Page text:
The Computing Life paradigm has led us to the discovery of 328 clock-controlled genes supported by all three series of microarray experiments and having an upstream LRE. Among these 328 genes, the chance of a false positive is (0.18)×(0.17)×(0.22) = 0.0067 (Table 1), the three microarray experiments having been done independently. A total of 104 of these 328 genes survive the multiple test correction in all three cycles [51]. These genes satisfy the three predictions of the genetic network and constitute clock-controlled genes (Fig. 11). Of these 328 clock-controlled genes, 314 of them are distinct on the arrays (some genes are represented multiple times; see Materials and Methods).

Direct test of the auto-feedback loops activating wc-1 and wc-2

All three cycles of microarray experiments support the presence of auto-feedback loops for WCC activating wc-1 and wc-2. In cycle 1 there was evidence that wc-1 and wc-2 mRNAs were circadian in Fig. 8. In cycle 2 there was a fast light-response by wc-1 and wc-2 (of less than an hour) in Fig. 8. In cycle 3 both wc-1 and wc-2 were WCC-responsive in Fig. 8 and have upstream LRE elements. An experiment with a short 6 hr artificial day is predicted by a MINE calculation in Fig. 9 to be highly informative about the genetic network in Fig. 4. A prediction of the genetic network in Fig. 4 is that the auto-feedback loops added should permit entrainment to a short artificial day of 6 hrs duration (as in Fig. 1) independent of FRQ. To test this hypothesis, a strain (93-4) with a frq mutation was subjected to a short artificial day as seen in Fig. 14A. As can be seen, the rapid conidiation pattern with frq in Fig. 14A is indistinguishable from a bd mutant in Fig. 1. To rule out that the conidiation response to a short artificial day is under the control of an independent light-response pathway, a mutant in bd, his-3, wc-1 (87-84-6) was generated by a cross, bd his-3 (87-84)×wc-1 (FGSC 3914). As can be seen (Fig. 14B), the wc-1 mutation almost entirely removed banding under the artificial day of 6 hrs. To confirm this finding, the bd, his-3, wc-1 (87-84-6) strain was transformed with a plasmid containing a QA-inducible wc-1+ as described ([7] and Materials and Methods) and was found to band weakly when wc-1+ was induced and not to band when wc-1+ was not induced (results not shown). This establishes that banding under a short artificial day is under the direct clock control of wc-1. In a similar entrainment experiment a double mutant wc-2KO, bd from the cross wc-2KO (FGSC 11124, 65)×bd (FGSC 1858) was subjected to a 6 hr artificial day. As can be seen in Fig. 14C, wc-2 also nearly removed all banding. As a final confirmation of these experiments, the frq gene was over-expressed on .001 M QA as well as turned off on glucose in a strain with a QA-inducible copy of the frq gene (see Materials and Methods), and these two conditions had no effect on the rapid banding (results not shown). These results serve to confirm that the rapid light response to a 6 hr day is due to the auto-feedback loops to wc-1 (and wc-2) and not due to the FRQ oscillator.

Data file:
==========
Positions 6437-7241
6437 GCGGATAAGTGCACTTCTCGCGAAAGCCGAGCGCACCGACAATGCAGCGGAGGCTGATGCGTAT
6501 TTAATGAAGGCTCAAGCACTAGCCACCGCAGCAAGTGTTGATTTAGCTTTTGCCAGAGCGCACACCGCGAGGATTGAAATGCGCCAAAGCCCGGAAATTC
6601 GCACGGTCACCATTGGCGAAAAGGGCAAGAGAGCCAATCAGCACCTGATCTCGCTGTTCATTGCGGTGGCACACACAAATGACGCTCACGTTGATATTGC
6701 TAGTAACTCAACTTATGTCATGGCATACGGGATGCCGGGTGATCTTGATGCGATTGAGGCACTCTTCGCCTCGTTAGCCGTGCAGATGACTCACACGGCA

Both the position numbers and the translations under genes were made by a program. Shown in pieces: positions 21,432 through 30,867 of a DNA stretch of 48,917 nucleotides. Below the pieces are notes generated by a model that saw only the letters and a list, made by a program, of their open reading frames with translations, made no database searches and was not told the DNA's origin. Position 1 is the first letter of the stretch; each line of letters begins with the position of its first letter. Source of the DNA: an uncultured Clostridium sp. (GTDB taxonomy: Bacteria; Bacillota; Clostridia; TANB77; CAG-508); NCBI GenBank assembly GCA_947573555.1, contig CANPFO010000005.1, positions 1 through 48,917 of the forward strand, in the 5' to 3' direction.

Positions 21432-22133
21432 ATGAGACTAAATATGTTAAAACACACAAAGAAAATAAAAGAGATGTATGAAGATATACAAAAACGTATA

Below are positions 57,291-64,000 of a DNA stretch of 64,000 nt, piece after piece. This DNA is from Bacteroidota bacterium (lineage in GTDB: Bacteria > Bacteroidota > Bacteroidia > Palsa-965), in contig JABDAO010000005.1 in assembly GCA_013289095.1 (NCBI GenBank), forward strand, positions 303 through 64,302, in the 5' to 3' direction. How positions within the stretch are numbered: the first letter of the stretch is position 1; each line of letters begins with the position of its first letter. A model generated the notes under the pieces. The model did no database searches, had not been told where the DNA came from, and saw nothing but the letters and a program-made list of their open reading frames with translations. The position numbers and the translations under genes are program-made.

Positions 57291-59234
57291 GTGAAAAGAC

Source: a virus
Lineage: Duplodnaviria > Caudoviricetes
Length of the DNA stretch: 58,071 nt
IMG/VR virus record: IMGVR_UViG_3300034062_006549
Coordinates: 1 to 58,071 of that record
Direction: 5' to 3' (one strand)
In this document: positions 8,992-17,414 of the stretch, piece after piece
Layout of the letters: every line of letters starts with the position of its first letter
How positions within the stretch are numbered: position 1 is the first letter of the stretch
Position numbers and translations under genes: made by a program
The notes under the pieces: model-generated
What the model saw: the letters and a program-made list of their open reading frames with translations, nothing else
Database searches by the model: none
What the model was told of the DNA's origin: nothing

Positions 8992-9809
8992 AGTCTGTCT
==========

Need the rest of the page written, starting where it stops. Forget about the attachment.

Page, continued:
Figure 14. Light entrainment response under short artificial day by frq and wc-1 mutations provides evidence for autofeedback loops on wc-1 and wc-2 in Fig. 2.

(A) Light entrainment response of a frq, bd mutation (FGSC 93-4) during artificial days with 3 hrs of light followed by 3 hrs of dark in race tubes. (B) Light entrainment response of a wc-1, bd mutation (87-84-6) during artificial days with 3 hrs of light followed by 3 hrs of dark in race tubes. (C) Light entrainment response of a wc-2KO, bd mutation [65] during artificial days with 3 hrs of light followed by 3 hrs of dark in race tubes. A bd mutation was cultured in race tubes as a control. See Fig. 1 as well for “wild type”, namely the bd mutation.

The clock mechanism of three genes wc-1, wc-2, and frq is pleiotropic in its effects on metabolism

These 314 clock-controlled genes identified are involved in a broad range of biological functions: DNA metabolism, replication, repair, cell cycle, RNA metabolism, transport, carbon and energy metabolism, isoprenoid biosynthesis (including carotenoids), development, and signaling (Fig. 15A). Periods and phases of all 295 (314–19; see below about 19) ccgs are similar in distribution to all circadian genes (Fig. 7) with upstream LREs.

Figure 15. The clock of N. crassa has 295 distinct clock-controlled genes of diverse function as outputs.

A. 328 Genes (with putative WCC binding sites) which are circadian, light-responsive, and WCC-responsive are classified by function (MIPS, [37]) in the outer wheel. 19 QA-inducible genes are not included in the outer wheel. With the exception of the unclassified category, the standard errors on the percentages of the outer wheel are 0.01–0.02. Gene products of the N. crassa proteome are classified by function as well (MIPS, [37]) in the inner wheel. The numbers below are a MIPS coding of functional categories. The definition of the categories [37] is DNA, 1.03, 10.01; cell cycle, 10.03, 10; transcriptional control & regulation, 1.02.04,, 16.0; RNA, 11.02, 11.04, 16.03.03; protein, 12.01,12.07, 14.04, 14.13, 14.07, 1.20; transport, 20.09, 20.03, 20.01; carbon and energy metabolism, 1.05, 2.01; isoprenoid, 1.06; development and growth, 40.01, 40.02, 41.01, 43.01; signaling, 30.01, 32.01, 32.05, 34.11; clock, wc-1, wc-2, frq; other, 16.19, 1.01, 1.02, 1.07,1.20, 2.04, 2.13, 2.19, 2.45,18.02, 34,70.01, 70.02, 70.04, 70.10; unclassified, 99 or no number. B. pre-rRNA processing. Proteins involved contain a ‘p’, and proteins in red are encoded by clock-controlled genes. An arrow from Lhp1p indicates that the encoding mRNA is a target of Lhp1p as well as the U3 snoRNA in S. cerevisiae. A, B, C, D are cleavage sites. Modified from Emery et al. [95].